It was a pleasure to meet Janet & Libby and be part of their ancestral journey.

 

On returning home Janet wrote me a lovely thank you note reflecting on her ancestral tour:

 

“Dear Ian, 

 

Libby and I arrived safely back in Toronto yesterday with wonderful memories of our trip to Scotland. 

I want to thank you for the three terrific days we spent with you as our guide. I can’t identify any one highlight of our three days, as the whole experience was a collective highlight. (Well – maybe finding the Amos gravemarker at St. Michael’s Church in Stanwix might qualify.) 

 

Simply being in the areas where our ancestors lived in the early 1800s was so satisfying and following the route that our great grandparents took in 1901 was so interesting to us. While I have my own photos and notes for our trip, I especially like being able to see your record of our trip on your Facebook page – another perspective for us that is fun to read.

 

Now I will have to begin thinking about what I might consider doing next! 

 

With warm regards and, again, my sincere thanks. 

 

Janet.”

 

Where do you come from? What stories lie in your family history? Have you ever wondered? Maybe you’ve hit a dead end in your research or just don’t know where to start.

 

I can help. Simply tell me what you know so far and I will not only give you research advice but will investigate your Scottish ancestry on your behalf. I will research your family history with commitment and enthusiasm, connecting the dots to form a real picture of who and where you come from.

 

As well as years of expertise in ancestral research, I have at my disposal a wide range of historical and genealogical resources including the ScotlandsPeople Centre in Edinburgh, local and private archives and online resources. Where possible I will visit the area where your ancestors lived and photograph their home, local church and headstone, offering you an insight into their lives.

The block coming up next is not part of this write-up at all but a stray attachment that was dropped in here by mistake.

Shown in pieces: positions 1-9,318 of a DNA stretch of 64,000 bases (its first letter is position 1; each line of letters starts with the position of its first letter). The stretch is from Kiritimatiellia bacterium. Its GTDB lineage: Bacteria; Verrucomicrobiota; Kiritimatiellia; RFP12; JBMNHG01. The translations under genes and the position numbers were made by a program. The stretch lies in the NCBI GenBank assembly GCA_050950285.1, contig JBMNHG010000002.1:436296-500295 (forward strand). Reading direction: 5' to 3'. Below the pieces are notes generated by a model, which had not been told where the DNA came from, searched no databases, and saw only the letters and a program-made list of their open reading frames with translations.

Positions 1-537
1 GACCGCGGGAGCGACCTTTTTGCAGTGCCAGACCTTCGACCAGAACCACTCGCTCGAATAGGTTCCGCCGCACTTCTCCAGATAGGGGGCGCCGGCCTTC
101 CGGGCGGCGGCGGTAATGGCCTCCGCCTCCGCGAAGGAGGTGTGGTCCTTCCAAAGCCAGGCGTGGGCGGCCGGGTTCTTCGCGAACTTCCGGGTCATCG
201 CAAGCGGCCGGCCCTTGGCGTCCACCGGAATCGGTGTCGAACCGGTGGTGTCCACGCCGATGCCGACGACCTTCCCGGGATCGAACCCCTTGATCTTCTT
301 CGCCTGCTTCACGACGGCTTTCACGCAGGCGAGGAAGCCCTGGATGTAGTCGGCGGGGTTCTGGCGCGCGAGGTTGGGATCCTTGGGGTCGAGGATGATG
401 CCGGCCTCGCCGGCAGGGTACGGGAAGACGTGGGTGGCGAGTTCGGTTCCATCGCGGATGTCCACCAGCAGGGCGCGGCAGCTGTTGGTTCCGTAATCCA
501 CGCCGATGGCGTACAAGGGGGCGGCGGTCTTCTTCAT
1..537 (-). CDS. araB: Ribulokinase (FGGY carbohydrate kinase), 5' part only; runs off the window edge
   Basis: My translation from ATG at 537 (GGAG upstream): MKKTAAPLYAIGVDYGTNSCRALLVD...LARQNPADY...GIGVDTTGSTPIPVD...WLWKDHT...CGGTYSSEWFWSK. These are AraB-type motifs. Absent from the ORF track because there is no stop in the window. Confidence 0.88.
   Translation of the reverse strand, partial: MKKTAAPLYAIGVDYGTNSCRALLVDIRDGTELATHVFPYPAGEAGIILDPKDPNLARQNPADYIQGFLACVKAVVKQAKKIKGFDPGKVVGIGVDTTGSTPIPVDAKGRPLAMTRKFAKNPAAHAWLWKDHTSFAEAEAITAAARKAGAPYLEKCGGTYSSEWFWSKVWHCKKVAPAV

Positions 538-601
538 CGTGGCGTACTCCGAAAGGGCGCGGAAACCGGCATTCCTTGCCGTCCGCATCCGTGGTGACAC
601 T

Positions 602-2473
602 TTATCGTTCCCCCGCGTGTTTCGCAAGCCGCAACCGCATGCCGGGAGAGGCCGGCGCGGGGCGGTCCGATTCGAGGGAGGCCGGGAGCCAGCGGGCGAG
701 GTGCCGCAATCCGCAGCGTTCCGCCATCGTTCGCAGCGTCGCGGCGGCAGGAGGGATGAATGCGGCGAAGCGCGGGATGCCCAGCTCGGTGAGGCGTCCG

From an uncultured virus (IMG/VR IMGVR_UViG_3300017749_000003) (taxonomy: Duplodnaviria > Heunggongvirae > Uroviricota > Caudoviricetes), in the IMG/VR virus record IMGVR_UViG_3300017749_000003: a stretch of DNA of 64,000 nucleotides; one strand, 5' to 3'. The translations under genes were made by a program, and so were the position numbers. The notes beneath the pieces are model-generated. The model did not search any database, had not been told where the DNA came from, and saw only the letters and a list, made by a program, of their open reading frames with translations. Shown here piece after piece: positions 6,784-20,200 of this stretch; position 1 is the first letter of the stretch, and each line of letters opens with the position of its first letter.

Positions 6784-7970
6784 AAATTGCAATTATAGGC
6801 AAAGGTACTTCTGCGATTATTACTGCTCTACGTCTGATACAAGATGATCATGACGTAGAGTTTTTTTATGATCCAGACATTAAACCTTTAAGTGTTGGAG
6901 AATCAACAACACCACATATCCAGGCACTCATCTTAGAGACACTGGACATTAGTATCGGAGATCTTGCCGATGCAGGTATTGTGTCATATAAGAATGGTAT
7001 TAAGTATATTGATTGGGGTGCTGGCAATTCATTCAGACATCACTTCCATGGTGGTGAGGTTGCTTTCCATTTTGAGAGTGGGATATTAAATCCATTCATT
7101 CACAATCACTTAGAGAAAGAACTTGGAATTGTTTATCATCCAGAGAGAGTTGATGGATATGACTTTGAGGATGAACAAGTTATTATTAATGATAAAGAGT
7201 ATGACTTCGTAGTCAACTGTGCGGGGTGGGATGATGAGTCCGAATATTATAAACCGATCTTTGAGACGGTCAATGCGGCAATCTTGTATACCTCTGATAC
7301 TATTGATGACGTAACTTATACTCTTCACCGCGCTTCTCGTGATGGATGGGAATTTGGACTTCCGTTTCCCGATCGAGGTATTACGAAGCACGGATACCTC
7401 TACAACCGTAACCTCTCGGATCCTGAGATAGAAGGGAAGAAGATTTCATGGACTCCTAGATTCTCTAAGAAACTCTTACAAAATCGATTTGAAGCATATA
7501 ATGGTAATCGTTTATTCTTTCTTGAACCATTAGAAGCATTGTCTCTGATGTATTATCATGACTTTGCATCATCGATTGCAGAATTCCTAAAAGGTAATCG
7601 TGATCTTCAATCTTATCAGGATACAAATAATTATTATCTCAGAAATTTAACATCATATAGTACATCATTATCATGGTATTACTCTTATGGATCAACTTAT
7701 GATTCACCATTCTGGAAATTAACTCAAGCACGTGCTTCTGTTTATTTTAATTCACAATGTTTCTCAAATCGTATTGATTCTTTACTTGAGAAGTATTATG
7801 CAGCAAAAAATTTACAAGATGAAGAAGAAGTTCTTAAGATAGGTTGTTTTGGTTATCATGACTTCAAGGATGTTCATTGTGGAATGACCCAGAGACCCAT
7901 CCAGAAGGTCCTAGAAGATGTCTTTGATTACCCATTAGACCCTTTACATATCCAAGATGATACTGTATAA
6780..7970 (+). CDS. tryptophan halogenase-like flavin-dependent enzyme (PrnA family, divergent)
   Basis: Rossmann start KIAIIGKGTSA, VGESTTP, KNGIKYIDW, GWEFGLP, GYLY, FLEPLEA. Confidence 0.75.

On completion of my research, you will receive a comprehensive ancestral report. 

 

By undertaking research on your behalf, I cannot guarantee how much information can be sourced from the available records in the agreed timescale. Please note that the agreed fees are for my time, not for the information uncovered.

 

Do you want to walk in the footsteps of your ancestors?

 

I will design a tailor-made ancestral tour especially for you, taking you on a journey of discovery where you will connect with your Scottish ancestors by walking in their footsteps. Your ancestors will be brought to life when you learn about the people, places and traditions connected with them. By the end of the tour you will have gained a real insight into your ancestral heritage and where you came from, which you can share with present and future generations.

 

Do you want to walk in the footsteps of your ancestors?

 

I will design a tailor-made ancestral tour especially for you, taking you on a journey of discovery where you will connect with your Scottish ancestors by walking in their footsteps. Your ancestors will be brought to life when you learn about the people, places and traditions connected with them. By the end of the tour you will have gained a real insight into your ancestral heritage and where you came from, which you can share with present and future generations.